Another similar service is AirDropper. I found this to be a little more feasible since there isn’t a cap on file sizes. You also have two choice for forms, but it’s a little different from how JotForm does it. You can either create a one-time, one-use form or create a reusable form with a password required. However, AirDropper isn’t a free service. It’ll cost you $12 a month after the 7-day free trial, which is a little more than the $10/month JotForm charges for a premium plan.

Cross-platform SyncMate Lets You Sync Files with All Your Devices

SyncMateWith everybody being so connected digitally these days, keeping basic information synced to all of your devices can be a nightmare. The nightmare can be even more difficult if you are the owner of an Apple computer and have a Windows or Nokia phone (and even worse if your understanding of network sharing is limited).

SyncMate by Eltima Software may be the key to solving this problem. SyncMate allows multiple computers to synchronize contacts, calendars, bookmarks, notes, iTunes / iPhoto, folders, and more. SyncMate runs on Windows or OSX, and also connects to Google accounts.

What will most people use this software for? Synchronizing contacts, bookmarks, and notes possibly between work and personal computers (if allowed by your employer). Others will enjoy the folder synchronization between a desktop and a laptop in the home (which I found most useful).

User Interface

The UI is fairly straightforward, but not as intuitive as most software put out for OSX. The large “Add Connection” button leads you to step one of the process where you will find a list of devices to use with SyncMate. I struggled a bit to setup the folder sync for close to a half an hour, and I am an IT person who likes to setup networks the hard way. After you complete the initial setup, however, it becomes much simpler.

Automatic reminders to sync can get annoying but are easy enough to turn off. The sync may vary depending on network speed and amount of data to be moved.

Device List
Some of SyncMate's supported devices

Windows Mobile

SyncMate appears to be an Apple substitute to Active-sync for the owners of a Windows Mobile device. We all know Microsoft and Apple don’t always play nice, but thanks to this third party software they can.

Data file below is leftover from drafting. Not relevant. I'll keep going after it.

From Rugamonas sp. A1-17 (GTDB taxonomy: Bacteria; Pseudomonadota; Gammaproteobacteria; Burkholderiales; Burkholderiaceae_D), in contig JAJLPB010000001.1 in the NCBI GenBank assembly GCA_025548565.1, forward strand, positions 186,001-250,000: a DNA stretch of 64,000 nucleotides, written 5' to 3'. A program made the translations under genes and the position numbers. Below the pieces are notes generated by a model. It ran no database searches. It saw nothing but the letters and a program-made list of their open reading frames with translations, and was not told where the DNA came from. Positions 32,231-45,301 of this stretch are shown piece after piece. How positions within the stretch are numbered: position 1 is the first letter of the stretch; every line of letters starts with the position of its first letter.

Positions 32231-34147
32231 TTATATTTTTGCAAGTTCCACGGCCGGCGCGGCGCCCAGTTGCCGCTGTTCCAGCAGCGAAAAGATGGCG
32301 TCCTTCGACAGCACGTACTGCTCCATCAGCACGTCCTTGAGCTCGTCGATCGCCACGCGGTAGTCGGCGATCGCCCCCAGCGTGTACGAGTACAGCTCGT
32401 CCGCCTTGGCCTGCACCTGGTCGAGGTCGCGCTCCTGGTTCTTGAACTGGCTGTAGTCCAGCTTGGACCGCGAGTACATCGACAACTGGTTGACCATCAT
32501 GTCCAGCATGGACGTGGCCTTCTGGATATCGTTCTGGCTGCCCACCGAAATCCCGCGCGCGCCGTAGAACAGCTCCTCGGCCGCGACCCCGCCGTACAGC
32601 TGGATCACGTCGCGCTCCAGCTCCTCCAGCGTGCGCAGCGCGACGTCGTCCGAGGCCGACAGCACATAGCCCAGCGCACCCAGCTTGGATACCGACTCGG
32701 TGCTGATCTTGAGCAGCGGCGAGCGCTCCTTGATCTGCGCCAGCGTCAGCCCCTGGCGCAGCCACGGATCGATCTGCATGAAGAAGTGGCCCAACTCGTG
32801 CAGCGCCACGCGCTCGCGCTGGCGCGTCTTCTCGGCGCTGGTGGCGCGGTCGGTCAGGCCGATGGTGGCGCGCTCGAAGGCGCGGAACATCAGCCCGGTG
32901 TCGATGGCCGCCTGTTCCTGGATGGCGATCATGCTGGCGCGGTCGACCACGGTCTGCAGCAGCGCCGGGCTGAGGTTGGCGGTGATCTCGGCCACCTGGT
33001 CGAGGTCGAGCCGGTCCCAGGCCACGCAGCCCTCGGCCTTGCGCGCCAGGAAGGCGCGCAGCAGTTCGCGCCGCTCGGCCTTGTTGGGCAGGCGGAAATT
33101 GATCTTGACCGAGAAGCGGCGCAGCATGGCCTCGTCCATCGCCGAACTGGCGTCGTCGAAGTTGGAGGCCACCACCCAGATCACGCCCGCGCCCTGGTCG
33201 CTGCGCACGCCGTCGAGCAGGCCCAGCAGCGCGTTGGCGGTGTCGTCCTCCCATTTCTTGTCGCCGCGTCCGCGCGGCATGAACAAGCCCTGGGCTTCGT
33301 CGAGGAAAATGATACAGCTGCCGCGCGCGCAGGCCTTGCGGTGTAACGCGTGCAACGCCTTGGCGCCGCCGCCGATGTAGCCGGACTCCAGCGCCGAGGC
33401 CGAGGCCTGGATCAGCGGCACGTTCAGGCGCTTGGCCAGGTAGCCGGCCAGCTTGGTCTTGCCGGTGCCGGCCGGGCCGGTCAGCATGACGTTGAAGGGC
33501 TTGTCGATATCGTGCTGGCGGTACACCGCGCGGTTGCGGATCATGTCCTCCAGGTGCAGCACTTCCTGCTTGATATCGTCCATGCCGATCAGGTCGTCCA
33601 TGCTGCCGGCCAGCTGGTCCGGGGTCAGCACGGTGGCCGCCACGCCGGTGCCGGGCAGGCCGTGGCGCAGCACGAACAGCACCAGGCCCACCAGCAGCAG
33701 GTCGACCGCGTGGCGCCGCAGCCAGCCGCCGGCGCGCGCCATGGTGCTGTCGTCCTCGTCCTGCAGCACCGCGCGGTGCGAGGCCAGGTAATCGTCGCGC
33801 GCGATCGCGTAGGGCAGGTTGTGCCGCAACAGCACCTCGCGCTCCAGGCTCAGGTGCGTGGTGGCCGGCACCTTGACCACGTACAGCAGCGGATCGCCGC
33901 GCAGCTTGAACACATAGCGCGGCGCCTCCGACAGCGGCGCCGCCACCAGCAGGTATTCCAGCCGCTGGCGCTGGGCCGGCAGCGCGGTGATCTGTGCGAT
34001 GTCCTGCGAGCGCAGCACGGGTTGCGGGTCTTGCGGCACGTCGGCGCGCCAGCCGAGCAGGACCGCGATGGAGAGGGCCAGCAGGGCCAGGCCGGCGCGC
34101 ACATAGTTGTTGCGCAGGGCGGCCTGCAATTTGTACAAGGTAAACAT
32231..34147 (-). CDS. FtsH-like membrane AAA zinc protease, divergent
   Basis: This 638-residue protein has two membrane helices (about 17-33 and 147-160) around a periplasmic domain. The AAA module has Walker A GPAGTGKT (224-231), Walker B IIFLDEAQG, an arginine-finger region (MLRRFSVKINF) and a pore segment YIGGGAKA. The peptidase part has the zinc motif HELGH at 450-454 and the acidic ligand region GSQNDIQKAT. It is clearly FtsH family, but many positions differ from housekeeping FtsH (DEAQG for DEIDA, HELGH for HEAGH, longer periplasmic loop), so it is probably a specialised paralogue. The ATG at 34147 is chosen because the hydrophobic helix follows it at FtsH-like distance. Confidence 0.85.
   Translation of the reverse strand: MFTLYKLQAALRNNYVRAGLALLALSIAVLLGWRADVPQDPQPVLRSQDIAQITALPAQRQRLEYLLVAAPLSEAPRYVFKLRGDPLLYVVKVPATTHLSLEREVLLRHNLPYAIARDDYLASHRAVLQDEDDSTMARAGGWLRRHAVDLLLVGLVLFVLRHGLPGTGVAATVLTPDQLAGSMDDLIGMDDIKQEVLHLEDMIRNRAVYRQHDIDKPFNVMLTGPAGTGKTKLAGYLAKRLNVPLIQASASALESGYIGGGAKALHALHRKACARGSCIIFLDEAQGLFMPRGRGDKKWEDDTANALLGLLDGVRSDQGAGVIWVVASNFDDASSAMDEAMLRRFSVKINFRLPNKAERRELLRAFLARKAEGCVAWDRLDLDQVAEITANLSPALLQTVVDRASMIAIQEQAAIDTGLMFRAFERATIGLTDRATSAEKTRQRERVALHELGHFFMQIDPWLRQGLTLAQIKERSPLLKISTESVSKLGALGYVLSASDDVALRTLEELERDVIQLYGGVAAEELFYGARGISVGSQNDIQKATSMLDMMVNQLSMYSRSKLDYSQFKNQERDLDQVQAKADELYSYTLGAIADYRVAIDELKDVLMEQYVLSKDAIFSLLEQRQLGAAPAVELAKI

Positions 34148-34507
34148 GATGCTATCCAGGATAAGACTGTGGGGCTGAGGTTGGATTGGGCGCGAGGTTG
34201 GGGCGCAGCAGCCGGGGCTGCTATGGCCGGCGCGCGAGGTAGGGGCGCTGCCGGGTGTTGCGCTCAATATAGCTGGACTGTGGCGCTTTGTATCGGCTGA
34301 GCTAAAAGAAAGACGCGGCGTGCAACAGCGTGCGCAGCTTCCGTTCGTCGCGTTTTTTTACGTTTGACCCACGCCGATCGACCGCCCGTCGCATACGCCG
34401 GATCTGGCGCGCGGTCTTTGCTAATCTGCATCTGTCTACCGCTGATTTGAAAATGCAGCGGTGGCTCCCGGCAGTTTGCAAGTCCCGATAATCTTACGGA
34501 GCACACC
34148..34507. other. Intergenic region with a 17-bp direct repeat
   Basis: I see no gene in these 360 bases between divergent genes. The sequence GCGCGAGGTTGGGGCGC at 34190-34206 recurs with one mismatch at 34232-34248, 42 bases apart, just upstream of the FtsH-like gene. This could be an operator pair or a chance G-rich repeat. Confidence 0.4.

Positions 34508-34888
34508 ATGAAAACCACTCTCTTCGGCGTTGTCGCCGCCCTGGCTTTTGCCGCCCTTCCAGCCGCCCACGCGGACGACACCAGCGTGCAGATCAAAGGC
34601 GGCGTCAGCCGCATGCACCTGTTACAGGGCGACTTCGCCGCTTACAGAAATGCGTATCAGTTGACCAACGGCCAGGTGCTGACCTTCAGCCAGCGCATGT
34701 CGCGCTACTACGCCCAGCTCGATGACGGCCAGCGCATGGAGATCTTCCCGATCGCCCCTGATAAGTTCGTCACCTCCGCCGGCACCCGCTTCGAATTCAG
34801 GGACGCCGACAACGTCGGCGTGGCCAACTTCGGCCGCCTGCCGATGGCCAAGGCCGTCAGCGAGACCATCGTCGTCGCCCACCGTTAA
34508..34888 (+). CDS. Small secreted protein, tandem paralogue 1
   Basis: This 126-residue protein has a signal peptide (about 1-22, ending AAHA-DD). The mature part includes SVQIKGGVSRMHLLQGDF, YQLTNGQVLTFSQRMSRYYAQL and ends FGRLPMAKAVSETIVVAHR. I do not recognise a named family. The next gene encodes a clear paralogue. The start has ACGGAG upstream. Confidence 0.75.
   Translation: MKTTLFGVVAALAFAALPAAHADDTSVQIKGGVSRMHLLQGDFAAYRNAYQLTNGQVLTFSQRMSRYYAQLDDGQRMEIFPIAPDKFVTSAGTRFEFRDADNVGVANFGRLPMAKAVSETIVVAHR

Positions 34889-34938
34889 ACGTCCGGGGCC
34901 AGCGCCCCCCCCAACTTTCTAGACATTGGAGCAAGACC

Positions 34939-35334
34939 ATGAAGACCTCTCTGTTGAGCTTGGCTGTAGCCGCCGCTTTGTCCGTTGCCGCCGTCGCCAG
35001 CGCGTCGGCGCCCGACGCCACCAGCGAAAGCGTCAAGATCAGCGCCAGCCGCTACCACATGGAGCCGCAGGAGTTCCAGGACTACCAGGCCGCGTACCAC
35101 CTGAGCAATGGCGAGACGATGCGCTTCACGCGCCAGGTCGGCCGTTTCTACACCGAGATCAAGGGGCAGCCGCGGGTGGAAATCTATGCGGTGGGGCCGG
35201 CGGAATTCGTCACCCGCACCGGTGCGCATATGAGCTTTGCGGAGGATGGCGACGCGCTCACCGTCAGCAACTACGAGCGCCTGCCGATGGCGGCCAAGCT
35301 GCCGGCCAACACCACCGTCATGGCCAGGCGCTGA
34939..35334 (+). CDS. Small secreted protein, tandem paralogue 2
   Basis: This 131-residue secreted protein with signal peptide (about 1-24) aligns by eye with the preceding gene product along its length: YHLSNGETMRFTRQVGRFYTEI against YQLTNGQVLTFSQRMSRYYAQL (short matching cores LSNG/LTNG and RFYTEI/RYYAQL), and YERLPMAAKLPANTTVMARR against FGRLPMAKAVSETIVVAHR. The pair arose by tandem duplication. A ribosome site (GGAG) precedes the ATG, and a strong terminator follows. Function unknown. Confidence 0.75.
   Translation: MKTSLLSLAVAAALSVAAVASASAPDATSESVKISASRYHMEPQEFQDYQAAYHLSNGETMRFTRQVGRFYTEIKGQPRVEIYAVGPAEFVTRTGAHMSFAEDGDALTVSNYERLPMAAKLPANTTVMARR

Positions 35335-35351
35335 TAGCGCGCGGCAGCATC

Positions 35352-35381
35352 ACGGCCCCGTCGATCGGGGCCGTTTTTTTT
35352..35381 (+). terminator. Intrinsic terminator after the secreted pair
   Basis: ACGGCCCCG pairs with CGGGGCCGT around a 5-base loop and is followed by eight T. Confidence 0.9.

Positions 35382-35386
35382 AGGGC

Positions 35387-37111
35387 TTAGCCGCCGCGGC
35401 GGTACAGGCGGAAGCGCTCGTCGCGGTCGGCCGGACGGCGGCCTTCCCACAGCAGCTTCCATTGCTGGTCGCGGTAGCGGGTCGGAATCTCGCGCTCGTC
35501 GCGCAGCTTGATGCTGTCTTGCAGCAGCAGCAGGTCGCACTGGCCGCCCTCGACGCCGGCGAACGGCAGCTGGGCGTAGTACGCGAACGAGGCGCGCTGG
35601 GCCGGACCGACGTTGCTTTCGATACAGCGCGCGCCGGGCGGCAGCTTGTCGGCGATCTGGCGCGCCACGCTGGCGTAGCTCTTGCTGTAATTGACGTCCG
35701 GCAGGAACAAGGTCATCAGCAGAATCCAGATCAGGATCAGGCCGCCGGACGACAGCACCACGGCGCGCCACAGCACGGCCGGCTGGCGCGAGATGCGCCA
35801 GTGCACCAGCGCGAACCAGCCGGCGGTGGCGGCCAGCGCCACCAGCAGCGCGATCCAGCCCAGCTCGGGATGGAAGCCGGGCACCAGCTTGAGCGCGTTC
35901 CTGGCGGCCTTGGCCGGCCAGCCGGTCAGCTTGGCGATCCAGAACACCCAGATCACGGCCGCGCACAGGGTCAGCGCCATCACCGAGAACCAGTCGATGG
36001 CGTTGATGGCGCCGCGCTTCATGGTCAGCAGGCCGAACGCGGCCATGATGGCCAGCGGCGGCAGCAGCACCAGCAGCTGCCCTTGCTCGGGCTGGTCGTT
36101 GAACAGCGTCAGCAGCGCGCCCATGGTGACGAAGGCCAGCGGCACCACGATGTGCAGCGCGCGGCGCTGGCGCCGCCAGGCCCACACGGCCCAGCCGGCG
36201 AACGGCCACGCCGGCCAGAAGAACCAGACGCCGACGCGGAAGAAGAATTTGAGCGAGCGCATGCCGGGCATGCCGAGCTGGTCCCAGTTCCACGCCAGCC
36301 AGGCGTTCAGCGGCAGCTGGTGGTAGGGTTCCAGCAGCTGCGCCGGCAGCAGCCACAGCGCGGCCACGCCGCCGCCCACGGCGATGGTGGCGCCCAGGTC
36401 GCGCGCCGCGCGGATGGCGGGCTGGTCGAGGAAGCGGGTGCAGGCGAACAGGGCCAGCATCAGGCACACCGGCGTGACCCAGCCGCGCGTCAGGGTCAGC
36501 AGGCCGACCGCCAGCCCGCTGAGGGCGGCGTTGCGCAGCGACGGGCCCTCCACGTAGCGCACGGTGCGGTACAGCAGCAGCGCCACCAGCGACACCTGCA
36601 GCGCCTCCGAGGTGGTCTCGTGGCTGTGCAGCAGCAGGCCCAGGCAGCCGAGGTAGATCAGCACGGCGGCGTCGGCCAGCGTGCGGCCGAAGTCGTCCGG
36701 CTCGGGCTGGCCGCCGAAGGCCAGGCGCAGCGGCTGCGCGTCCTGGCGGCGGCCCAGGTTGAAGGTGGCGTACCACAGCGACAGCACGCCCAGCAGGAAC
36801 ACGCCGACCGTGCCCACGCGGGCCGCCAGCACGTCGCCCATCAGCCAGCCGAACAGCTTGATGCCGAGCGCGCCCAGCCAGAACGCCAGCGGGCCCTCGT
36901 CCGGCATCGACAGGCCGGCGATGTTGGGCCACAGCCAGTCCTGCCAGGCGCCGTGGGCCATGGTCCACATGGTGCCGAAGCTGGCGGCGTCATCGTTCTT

Using SyncMate

With automatic sync enabled, you really don’t have to deal with the software often. Contacts and calendars will be synchronized with ease. SyncMate also handled file duplication during folder synchronization very well. If the same file was changed on both computers, it will prompt the user and ask what to do. This will easily save a term paper from going down the drain.

Substitutes

With a Google account, things such as contacts and calendars can be synchronized with the applications in OS X. Google Chrome and Opera also have built in synchronization of bookmarks and themes built in.

iTunes has a nice home share feature. If both computers are linked to the same Apple account you can synchronize from iTunes itself.

Conclusion

Give SyncMate a try for yourself. I found it to be a nice tool that can help a new user keep multiple computers organized, but it might not cut it for more advanced users.

Share, Organize, and Store Your Digital Files Online with Quanp

The world of online storage is a growing one, with different services and new features coming out all the time. Quanp, pronounced “Quan-Pah”, is one which I’ve found to be quite useful not only for its online storage, but the way in which it organizes and displays your files on your desktop.